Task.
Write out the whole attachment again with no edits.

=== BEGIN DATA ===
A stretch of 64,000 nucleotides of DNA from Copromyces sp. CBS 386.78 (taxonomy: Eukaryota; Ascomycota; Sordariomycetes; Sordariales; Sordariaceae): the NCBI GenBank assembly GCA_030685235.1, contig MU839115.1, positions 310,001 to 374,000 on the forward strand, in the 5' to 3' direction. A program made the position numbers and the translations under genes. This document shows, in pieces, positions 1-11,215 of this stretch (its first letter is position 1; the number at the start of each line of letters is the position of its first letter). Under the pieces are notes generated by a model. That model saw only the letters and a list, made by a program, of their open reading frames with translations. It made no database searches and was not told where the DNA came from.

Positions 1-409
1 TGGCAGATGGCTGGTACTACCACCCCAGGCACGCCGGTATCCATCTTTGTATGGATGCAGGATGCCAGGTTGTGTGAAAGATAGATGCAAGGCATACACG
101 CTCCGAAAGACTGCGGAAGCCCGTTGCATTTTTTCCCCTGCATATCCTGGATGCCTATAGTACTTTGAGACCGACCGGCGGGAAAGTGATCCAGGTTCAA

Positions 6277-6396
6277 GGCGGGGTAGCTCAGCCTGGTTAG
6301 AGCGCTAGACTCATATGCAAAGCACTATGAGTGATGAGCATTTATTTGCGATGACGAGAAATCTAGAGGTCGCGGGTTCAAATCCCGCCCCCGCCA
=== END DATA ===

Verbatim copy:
A stretch of 64,000 nucleotides of DNA from Copromyces sp. CBS 386.78 (taxonomy: Eukaryota; Ascomycota; Sordariomycetes; Sordariales; Sordariaceae): the NCBI GenBank assembly GCA_030685235.1, contig MU839115.1, positions 310,001 to 374,000 on the forward strand, in the 5' to 3' direction. A program made the position numbers and the translations under genes. This document shows, in pieces, positions 1-11,215 of this stretch (its first letter is position 1; the number at the start of each line of letters is the position of its first letter). Under the pieces are notes generated by a model. That model saw only the letters and a list, made by a program, of their open reading frames with translations. It made no database searches and was not told where the DNA came from.

Positions 1-409
1 TGGCAGATGGCTGGTACTACCACCCCAGGCACGCCGGTATCCATCTTTGTATGGATGCAGGATGCCAGGTTGTGTGAAAGATAGATGCAAGGCATACACG
101 CTCCGAAAGACTGCGGAAGCCCGTTGCATTTTTTCCCCTGCATATCCTGGATGCCTATAGTACTTTGAGACCGACCGGCGGGAAAGTGATCCAGGTTCAA

Positions 6277-6396
6277 GGCGGGGTAGCTCAGCCTGGTTAG
6301 AGCGCTAGACTCATATGCAAAGCACTATGAGTGATGAGCATTTATTTGCGATGACGAGAAATCTAGAGGTCGCGGGTTCAAATCCCGCCCCCGCCA